Saturday, September 14, 2013

PeopleKeys {Schoolhouse Crew Review}

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For the past twenty-five years, PeopleKeys has studies human behavior, strengths, and personal preferences. According to the introduction of the StudentKeys Student Binder, it was "designed to help individuals identify, appreciate, and capitalize on natural strengths so that they will be better prepared to communicate, learn, think, make critical decisions, and set realistic goals."

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The StudentKeys package includes The Personality Style Workbook, The Perceptual Learning Style Workbook, The Cognitive Thinking Style Workbook, The Values Style Workbook, The Career Choice Workbook, and The Goal Setting Workbook.

Addison, our fifteen year old, worked through the six workbooks in the StudentKeys binder. She wanted to use the information gained in the program to help her decide what sorts of college majors and careers she would be best suited for.  She then shared her thoughts about each of the workbooks.

The Personality Style Workbook (17 pages long) introduces the idea of four personality types (DISC) and defines them. There are 15 quiz questions in the Personality Style Questionnaire which helps determine your dominant personality type. Addison says that these questions required a lot of self-reflection and asked to to assess yourself. For instance, "My personality is mostly ________" or "My normal tone of voice is ________." After she tallied the scores for each category, they were plotted on a graph that showed how high she in each area. The rest of the workbook listed characteristics of people with each personality type and gave suggestions for how to work with people of differing types. Addison didn't find the DISC determination helpful because her scores on the graph were fairly evenly distributed amongst the personality styles. Since she had a combination personality style, she felt like she hadn't identified any real strengths that she could capitalize on.

Addison's favorite workbook was The Perceptual Learning Style Workbook (19 pages long). She liked the way the quiz questions asked what she would do in a specific situation. She thought that style of questioning was both easier to answer and more accurate. The results told her which one of three learning styles was her strongest (primary perceptual learning style) and which one was her secondary learning style. The workbook gave useful information about each type of learner and practical tips on how to best retain the information that she studies.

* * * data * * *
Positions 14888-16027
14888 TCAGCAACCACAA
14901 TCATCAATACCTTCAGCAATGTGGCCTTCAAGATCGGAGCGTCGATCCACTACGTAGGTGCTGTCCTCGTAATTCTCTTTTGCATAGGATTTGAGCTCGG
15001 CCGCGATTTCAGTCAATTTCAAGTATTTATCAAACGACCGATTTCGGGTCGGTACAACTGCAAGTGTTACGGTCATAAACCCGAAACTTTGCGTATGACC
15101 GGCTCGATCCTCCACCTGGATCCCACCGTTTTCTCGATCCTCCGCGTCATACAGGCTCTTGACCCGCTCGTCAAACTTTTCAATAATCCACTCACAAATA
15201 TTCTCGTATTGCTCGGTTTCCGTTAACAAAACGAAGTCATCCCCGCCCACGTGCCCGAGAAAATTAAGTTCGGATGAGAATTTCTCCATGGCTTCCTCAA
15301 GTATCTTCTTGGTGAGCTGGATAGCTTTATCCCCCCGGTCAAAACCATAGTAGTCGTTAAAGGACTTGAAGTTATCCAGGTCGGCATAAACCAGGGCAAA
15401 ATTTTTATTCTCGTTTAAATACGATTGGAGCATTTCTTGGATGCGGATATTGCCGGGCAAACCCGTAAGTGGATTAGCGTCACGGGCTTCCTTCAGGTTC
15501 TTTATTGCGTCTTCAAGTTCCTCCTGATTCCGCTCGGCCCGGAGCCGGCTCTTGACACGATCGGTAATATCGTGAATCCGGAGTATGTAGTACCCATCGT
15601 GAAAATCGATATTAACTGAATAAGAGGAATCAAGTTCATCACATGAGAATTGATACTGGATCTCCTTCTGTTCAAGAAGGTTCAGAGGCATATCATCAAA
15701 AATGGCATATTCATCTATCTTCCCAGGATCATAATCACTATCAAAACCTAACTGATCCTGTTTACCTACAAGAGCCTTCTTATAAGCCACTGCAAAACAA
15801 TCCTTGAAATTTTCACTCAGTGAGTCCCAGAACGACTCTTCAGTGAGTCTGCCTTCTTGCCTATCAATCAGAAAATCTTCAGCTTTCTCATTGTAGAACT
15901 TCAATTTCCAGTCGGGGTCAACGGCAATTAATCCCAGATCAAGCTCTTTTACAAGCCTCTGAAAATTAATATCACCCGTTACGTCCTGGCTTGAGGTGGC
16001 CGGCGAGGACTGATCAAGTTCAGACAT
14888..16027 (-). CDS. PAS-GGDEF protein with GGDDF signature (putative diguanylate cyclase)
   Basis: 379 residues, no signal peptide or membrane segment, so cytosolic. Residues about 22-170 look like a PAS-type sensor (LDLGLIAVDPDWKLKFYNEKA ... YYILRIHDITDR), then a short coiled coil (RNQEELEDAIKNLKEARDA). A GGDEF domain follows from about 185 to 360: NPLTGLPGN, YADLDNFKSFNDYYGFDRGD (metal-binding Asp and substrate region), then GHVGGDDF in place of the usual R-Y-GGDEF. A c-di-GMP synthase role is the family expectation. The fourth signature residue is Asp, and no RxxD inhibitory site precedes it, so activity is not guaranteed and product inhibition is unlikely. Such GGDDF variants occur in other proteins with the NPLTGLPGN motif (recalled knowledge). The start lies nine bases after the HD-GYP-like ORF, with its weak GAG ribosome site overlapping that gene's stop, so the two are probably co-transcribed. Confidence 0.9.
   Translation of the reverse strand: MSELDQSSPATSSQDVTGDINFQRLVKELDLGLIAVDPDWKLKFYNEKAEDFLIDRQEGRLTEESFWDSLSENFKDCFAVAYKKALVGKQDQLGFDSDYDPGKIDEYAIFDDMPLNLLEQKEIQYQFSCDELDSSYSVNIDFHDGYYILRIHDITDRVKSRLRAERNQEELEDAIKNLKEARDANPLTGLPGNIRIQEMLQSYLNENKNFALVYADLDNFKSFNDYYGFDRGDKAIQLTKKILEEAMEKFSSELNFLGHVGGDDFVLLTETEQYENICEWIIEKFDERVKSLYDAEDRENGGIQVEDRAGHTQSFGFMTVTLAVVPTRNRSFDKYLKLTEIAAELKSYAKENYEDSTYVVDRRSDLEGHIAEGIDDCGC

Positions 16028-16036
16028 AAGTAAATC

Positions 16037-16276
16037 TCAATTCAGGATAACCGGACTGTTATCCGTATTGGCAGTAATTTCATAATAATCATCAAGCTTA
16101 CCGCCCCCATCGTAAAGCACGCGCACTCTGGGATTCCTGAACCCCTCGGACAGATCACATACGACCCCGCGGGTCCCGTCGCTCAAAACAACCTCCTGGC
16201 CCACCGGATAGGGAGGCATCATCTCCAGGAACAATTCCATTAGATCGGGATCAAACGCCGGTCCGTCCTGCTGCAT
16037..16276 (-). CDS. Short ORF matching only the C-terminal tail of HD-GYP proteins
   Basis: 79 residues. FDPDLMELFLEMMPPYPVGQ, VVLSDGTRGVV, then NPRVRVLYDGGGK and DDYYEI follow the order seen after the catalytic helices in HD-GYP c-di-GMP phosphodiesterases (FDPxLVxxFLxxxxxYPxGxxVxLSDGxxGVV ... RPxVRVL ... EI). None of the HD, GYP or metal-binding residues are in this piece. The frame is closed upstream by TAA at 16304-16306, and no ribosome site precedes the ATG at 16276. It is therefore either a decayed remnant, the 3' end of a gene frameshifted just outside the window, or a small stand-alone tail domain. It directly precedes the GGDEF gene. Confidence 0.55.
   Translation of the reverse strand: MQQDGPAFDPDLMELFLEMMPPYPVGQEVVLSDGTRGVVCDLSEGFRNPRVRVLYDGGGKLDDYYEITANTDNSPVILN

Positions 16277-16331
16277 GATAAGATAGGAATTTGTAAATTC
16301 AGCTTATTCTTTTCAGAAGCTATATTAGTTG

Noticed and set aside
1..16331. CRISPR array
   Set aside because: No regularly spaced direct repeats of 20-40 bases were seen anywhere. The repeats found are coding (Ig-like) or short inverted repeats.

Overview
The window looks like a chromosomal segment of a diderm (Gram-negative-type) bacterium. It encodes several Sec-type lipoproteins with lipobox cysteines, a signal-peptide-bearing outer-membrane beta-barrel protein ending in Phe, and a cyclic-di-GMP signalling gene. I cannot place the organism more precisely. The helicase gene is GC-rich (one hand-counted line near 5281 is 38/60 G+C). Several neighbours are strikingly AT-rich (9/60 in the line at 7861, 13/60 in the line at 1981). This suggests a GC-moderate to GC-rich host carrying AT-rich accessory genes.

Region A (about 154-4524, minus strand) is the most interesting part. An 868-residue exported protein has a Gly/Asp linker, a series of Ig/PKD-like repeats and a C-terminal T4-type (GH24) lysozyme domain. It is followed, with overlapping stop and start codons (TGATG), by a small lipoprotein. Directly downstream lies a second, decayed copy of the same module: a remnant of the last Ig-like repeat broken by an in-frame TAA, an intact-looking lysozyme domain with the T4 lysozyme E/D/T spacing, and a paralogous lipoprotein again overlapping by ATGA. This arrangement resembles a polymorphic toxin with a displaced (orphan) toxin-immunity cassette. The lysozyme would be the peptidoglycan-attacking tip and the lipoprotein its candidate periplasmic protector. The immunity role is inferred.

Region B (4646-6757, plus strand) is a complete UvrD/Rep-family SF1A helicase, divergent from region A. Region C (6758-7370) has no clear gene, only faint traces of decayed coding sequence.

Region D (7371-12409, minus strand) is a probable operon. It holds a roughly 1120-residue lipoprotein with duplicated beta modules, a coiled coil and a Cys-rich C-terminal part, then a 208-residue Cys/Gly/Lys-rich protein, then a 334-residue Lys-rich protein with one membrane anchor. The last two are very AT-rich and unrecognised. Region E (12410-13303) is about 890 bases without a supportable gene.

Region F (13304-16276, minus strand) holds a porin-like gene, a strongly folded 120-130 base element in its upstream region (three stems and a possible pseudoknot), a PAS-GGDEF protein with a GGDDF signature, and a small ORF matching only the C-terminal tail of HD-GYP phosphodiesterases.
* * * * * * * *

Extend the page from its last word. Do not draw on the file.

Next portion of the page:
The Cognitive Thinking Style Workbook (17 pages long) had a quiz that was very similar to personality style in terms of having to assess herself. She found out she's a literal thinker, which was no big surprise. As she worked through the rest of the workbook, she found characteristics of other thinking styles that apply to her as well. The final section of the workbook gave practical suggestions for how she could improve learning by working with her natural thinking style instead of against it.

Addison felt that the results in The Values Style Workbook (16 pages long) were a bit colored by her Christian beliefs. She scored highest in loyalty, meaning she sticks to things she believes in. She thinks those results reflect her decision to stay faithful to her Christian beliefs and maintain a good reputation. She doesn't necessarily think that she would score as loyal if she weren't looking at the questions about "principles in which I believe" as being her basic Christian beliefs. The results may or may not be different if she had just talked about values in general. Much of the explanatory material in this workbook dealt with relationships with people that have a differing value style; these relationships could either be personal relationships or work-related.

The Career Choice Workbook (24 pages long) was the one that Addison was most disappointed with. It had a DISC assessment that was very similar to the one in The Personality Style Workbook. For each personality type, it had a list of about 40 occupations that could be a good fit. Later, there was a more exhaustive list of occupations and suggested style(s) for each one. Addison was hoping that she'd receive a manageable list of careers she was suited for, and this assessment did not narrow down her options much at all.

The Goal Setting Workbook (17 pages long) had good general information about setting and reaching your goal. A large portion of the workbook, however, was just blank areas for Addison to write down goals in various area.

The StudentKeys package included several assessments that can helped better understand herself. Addison learned how she can study most effective, and she also learned some tips for how to interact with people that have different personality, learning, or values styles. She highly praised The Perceptual Learning Style Workbook and recommended that I use it with Brennan. She thinks it would be helpful in figuring out how I could help him learn new materials.

The StudentKeys Student Binder cost $49 and is recommended for ages 13 and up. If you are interested in just one or two of the workbooks, they can be purchased individually for $13 each.

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1 comment:

  1. Hi there! I'm creating a blogroll of blogs that blog (at least occasionally) about homeschooling high school. (http://letshomeschoolhighschool.com/homeschool-high-school-blogs/) I came across yours today and would LOVE to add it. If you would consider this, could you email me? katie@letshomeschoolhighschool.com. Thanks in advance! Blessings...

    Katie

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